Getting back to the leadership issue - it was great in the meeting to see Ellen Whelan-Wuest, a representative of State Senator Daniel Squadron, make the earlier presentation regarding Brooklyn Bridge Park and its future. She articulated the Senator's concerns about the divisiveness of the decisions regarding the park's planning, but stated that the Senator was making his goal "consensus building". He was speaking out on the problems as he saw them - funding issues and the reliance on obtaining this funding through condo construction - and proposing solutions to these obstacles. His idea involved something called PIRC - which would allow the park to be funded by taking some of the anticipated revenues from property value increases due to these properties' proximity to the park, the resulting property taxes raised, and the use of these revenues for the funding of the park. A win-win situation, as he saw it, one in which everyone had a vested interest, while avoiding the perils of "entitlement" that might be created when condos are built within the park, funding the park, and therefore the owners feeling that they have some ownership of the park. A situation no-one would want in a public park.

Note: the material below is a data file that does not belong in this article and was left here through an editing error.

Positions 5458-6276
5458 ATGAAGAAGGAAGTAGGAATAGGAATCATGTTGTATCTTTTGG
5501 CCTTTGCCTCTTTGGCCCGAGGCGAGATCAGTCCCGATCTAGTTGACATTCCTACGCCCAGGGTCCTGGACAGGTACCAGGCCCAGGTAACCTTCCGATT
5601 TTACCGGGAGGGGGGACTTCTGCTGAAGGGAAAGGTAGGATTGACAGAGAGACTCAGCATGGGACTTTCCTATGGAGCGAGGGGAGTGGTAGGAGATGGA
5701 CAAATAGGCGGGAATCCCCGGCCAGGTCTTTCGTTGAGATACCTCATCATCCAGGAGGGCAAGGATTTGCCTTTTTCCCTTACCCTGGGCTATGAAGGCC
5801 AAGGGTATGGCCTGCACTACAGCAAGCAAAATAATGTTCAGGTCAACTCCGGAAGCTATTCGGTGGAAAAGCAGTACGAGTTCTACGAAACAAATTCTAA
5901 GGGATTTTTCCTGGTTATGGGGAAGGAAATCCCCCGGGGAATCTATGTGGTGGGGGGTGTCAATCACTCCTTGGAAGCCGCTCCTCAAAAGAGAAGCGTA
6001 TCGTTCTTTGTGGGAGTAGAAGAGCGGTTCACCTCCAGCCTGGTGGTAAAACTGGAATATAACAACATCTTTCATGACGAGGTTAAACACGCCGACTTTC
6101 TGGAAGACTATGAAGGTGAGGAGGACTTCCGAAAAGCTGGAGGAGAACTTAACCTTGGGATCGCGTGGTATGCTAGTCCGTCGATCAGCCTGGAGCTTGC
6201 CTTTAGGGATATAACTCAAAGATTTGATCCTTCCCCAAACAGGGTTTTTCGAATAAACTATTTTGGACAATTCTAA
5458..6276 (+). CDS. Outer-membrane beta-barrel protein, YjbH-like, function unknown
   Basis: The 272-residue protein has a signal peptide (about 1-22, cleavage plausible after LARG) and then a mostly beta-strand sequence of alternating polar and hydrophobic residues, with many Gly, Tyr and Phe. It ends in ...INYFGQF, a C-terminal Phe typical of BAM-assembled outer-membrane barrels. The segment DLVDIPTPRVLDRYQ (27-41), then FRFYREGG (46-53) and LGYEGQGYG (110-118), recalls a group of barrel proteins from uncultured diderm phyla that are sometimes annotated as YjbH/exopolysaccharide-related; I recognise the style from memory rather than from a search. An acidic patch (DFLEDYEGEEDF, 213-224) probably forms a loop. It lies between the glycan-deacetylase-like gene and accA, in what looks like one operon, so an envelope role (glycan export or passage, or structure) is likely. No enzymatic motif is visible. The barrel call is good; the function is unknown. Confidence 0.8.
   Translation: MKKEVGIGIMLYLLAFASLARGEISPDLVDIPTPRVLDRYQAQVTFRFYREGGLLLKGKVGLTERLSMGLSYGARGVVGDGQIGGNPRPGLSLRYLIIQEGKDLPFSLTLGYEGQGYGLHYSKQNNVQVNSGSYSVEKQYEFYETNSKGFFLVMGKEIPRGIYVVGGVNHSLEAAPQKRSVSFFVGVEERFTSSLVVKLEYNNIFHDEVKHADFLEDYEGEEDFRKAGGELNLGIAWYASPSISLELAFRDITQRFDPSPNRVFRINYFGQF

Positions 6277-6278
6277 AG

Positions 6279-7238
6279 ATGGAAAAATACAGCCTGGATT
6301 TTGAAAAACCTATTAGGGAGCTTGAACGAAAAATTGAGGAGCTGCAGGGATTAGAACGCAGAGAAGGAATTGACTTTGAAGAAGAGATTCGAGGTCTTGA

This notion of "consensus building" has been sadly lacking in the dealings the EDC and Port Authority have been having with our communities.

As a final thought - it would have been great to have some of our "leaders" show up to the meeting to ask the hard questions of the EDC and to propose some solutions.

Aspiring Public Advocate Bill DiBlasio's representative, Tom Gray, was supposed to attend - but didn't.

Three of his possible replacements for City Council did show up -

Josh Skaller asked a question regarding whether the Phoenix Beverages jobs, mostly truckers, were unionized. (They are - unlike the truckers who were - are?- moving the infamous salt pile around)

Brad Lander showed up at the end - not sure if he was there for any of the meeting - but it would have been nice if he had asked a few questions of the EDC and spoken on behalf of the community he hopes to represent.

Gary Reilly was also present, someone who is an environmental lawyer and who has tried to raise awareness of and made statements about the problems of port pollution in the past in his blog -

Sarah Gonzalez was not present.

1 comment:

  1. Good post. But IIRC, the reason given for the (unacceptably long) seven-year timeframe for CNG conversion isn't the economic burden. Rather, it's the lengthy permit process for installing CNG pumps on site. Presumably, state and city pressure could speed it up.

    I don't know why Skaller had to ask whether Phoenix jobs are union jobs. That's been clear from day one. The more important question, which Brad Lander helped CoWNA ask at CB6, is: Why won't Phoenix guarantee neighborhood access to those union jobs through a first-source hiring process?